Minneapolis kids who are picked up by a police officer for skipping school or missing curfew will be sent to the new Juvenile Supervision Center in Minneapolis City Hall. Funded by the City of Minneapolis and Hennepin County, the center expects to see 4,000 children pass through its doors this year alone.
While city and county leaders are pleased to see the new Supervision Center open after several years of planning, it’s not really a flashy or novel place that they want kids to be excited about seeing; they prefer kids to stay in school, or at home during late evening hours resting up for the next school day.
The Juvenile Supervision Center is where youth ages 10-17 are taken when they are found committing low-level offenses, like truancy, curfew violations, or a first-time shoplifting offense. It is a safe place for youth to go to until they are picked up by a parent, and it was designed to help teens receive social service assistance, if needed, to correct any challenges the child is currently facing.
“It is very much a prevention program that intervenes with youth,” explains Sharlene Shelton, Hennepin County’s human services area manager. “It helps them so they don’t escalate further in committing more crimes.”
Before the center opened, these same low-level offenders were taken to the Hennepin County Juvenile Detention Center and mixed in with youth who were accused of committing much more serious crimes such as armed robbery or taking a weapon to school.
Shelton notes that studies show if a teen even so much as touches the door of a facility housed with higher-crime offenders, the likelihood of that teen committing another crime is very high.
The opening of the new center comes as many city, county and community leaders are working together to more effectively prevent youth violence before it occurs. In January, the City of Minneapolis released a Blueprint for Action to Reduce Youth Violence in Minneapolis that outlined 34 steps to reduce youth violence, including support for the Juvenile Supervision Center.
The center is open 24 hours a day and is more than just a quiet spot where teens can wait for their parents to come and pick them up. It is supervised waiting, and staff will do a risk screening of each child. If the results show the child rates high on the at-risk screening, staff will conduct an assessment and connect the child with a county or city social services resource for short-term or long-term care.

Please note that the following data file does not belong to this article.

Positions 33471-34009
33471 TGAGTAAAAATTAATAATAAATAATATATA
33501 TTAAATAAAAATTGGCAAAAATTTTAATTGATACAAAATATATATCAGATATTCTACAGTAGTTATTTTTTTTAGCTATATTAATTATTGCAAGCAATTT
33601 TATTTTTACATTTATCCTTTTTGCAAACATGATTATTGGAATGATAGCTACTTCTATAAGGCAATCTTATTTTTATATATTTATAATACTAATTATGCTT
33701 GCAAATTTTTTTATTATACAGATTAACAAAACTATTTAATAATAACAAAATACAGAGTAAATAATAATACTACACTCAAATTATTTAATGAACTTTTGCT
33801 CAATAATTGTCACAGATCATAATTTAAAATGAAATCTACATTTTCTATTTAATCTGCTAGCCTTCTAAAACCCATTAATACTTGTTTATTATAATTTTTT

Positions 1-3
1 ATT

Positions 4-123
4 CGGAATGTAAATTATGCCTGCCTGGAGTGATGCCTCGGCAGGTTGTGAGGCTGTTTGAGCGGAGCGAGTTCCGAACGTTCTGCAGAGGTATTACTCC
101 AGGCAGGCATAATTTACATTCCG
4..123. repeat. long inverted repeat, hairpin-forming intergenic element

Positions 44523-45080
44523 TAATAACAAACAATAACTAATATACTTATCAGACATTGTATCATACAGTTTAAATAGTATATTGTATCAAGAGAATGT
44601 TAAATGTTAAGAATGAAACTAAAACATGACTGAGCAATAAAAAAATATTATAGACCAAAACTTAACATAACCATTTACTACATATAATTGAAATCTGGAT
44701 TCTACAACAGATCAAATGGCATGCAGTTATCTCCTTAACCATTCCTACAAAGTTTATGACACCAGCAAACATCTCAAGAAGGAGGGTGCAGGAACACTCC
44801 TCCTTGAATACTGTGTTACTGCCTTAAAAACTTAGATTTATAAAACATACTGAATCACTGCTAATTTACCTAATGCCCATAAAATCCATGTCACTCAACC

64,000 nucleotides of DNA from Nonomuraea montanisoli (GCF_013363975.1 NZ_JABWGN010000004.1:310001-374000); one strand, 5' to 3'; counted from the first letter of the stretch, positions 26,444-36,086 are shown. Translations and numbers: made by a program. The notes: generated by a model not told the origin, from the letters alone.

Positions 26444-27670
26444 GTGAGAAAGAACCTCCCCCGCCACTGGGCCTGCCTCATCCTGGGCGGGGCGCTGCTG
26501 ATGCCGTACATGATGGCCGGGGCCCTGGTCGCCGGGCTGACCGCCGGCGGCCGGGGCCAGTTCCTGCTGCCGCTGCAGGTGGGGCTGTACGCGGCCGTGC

The care is voluntary — not required by anyone — and most importantly, it might help the child open up and communicate about what caused him/her to commit the low-level offense to being with.
“When it’s a first-time offense, it’s often a sign of a more serious problem,” notes Shelton. “For example, if a child is found shoplifting, we want to know why. Is it because they’re homeless, or was it a gang-initiated activity?”
These are tough questions for kids to answer and often yield painful feelings. But, City and community leaders want these issues resolved before they develop into more serious crimes. Children who stay in school are most often children who succeed in life.
Merle Bell-Gonzales of the Office of Student Attendance with Minneapolis Public Schools notes that attendance patterns start early, and there is a direct link between school success and children attending school.
“We are very appreciative of the fact that community resources have come together for this [Supervision Center],” said Bell-Gonzales. “Attendance helps students feel connected to school. It gives them a feeling of purpose and responsibility.”
She notes that a one percent increase in attendance yields more than a one percent increase in test scores. And, math scores are affected 31⁄2 times as much as reading scores when attendance levels improve.
Kids learn when they’re in school. And when they’re not, juvenile crimes increase.
According to Minneapolis Police Chief Tim Dolan, “Over the past two years, juveniles accounted for almost half of all those arrested for violent crimes. Those numbers have dropped by 20 percent due to a renewed focus by officers on violent offenders as well as curfew and truancy. In fact, schools that worked with the police reported a 75 percent improvement in truancy problems,” he said.
Bell-Gonzales notes that the success of our youth is truly a community effort. “Everyone in our community must value education. Getting an education can change a life — that’s the one thing that is a given. We have to advocate this.”
It will take the work of great parents and outstanding community leaders to promote education and to help prevent youth violence before it occurs. But by doing so, African American communities in Minneapolis, St. Paul, and all other neighborhoods in Minnesota will be safer, stronger, and a place to call home for many generations to come.
Felicia Shultz welcomes reader responses to firstname.lastname@example.org.